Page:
JACOB VAN RUISDAEL (HAARLEM 1628/29-1682 AMSTERDAM)
JACOB VAN RUISDAEL (HAARLEM 1628/29-1682 AMSTERDAM)
JACOB VAN RUISDAEL (HAARLEM 1628/29-1682 AMSTERDAM)
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PROPERTY FROM THE ESTATE OF THEODORE COHN
JACOB VAN RUISDAEL (HAARLEM 1628/29-1682 AMSTERDAM)

A wooded landscape with cottages and a figure and dogs on a dirt path

Details
JACOB VAN RUISDAEL (HAARLEM 1628/29-1682 AMSTERDAM)
A wooded landscape with cottages and a figure and dogs on a dirt path
signed 'JvRuisdael' ('JvR' linked, lower right)
oil on panel
20 1/8 x 26 5/8 in. (51 x 67.8 cm.)
Provenance
with Newhouse Galleries, New York, where acquired by the father of the present owner in the 1930s.

Brought to you by

Francois de Poortere
Francois de Poortere International Director, Head of Department

Lot Essay

Perhaps more than anything else, Jacob van Ruisdael’s reputation as the greatest of all Dutch landscapes rests on his depictions of woods and forests, works that Seymour Slive suggests confirm ‘his creative urge was highly independent’ (S. Slive, Jacob van Ruisdael: A Complete Catalogue of His Paintings, Drawings and Etchings, New Haven and London, 2001, p. 249). Though his earliest examples of forest scenes date to the second half of the 1640s and assimilate developments by Cornelis Vroom, by the early 1650s he increasingly asserted his unique approach to the local topography. Gone are the opaque, cramped compositions; in their stead, Ruisdael introduced sharp light accents that help to differentiate the various elements of his complex arrangements.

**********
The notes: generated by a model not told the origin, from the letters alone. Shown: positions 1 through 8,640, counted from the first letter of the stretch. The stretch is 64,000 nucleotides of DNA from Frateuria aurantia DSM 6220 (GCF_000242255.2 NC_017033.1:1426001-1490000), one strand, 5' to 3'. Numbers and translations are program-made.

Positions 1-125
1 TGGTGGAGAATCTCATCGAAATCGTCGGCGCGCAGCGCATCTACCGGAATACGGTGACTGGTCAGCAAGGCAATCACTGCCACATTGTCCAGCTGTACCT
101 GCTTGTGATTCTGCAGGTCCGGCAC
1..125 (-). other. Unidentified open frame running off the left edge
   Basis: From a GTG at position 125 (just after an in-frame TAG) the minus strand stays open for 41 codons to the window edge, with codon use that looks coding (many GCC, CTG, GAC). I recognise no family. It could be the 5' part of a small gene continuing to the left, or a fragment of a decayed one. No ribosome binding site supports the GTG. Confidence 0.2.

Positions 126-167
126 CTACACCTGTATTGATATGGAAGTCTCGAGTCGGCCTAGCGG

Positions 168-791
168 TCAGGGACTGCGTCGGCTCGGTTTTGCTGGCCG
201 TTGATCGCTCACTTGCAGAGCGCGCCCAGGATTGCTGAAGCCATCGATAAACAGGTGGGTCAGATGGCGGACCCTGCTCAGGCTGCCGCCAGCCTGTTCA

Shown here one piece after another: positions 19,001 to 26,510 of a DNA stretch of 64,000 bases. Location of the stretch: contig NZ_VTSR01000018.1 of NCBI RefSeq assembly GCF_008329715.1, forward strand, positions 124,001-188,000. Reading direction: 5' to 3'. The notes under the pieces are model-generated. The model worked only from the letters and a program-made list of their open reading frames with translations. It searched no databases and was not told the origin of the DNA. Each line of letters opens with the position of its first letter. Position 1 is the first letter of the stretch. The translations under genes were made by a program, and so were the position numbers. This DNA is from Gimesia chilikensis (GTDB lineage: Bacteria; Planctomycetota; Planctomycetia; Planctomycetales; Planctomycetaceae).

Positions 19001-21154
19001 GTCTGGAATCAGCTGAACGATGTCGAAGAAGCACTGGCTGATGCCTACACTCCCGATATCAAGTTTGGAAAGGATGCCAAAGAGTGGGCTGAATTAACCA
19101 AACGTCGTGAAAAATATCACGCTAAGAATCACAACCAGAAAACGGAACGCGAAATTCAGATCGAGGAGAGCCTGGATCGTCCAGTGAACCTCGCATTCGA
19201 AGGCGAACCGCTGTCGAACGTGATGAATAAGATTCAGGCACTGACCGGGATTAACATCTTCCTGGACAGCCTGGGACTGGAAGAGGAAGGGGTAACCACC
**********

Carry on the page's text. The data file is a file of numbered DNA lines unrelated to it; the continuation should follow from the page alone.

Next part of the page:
As here, the forest landscapes of the early 1650s typically feature a diagonal arrangement of a dense grove of trees flanked by a dirt path which in turn opens onto a distant, light-filled vista. Despite its execution on a smaller scale, the present painting can be compared with Ruisdael’s Great oak, which is dated 1652 and is today in the collection of the Los Angeles County Museum of Art. Both paintings retain the familiar repoussoir of a fallen tree trunk, already found in Ruisdael’s paintings of the 1640s, but their heightened, almost heroic appeal is emphasized by the stately oaks that stand out in the center of both compositions.

This unpublished painting avoided the attention of all modern commentators, having remained in the same family’s possession since the 1930s. We are grateful to Peter C. Sutton and Frits Duparc for independently endorsing the attribution to Ruisdael and for suggesting a date of circa 1652 on the basis of images.
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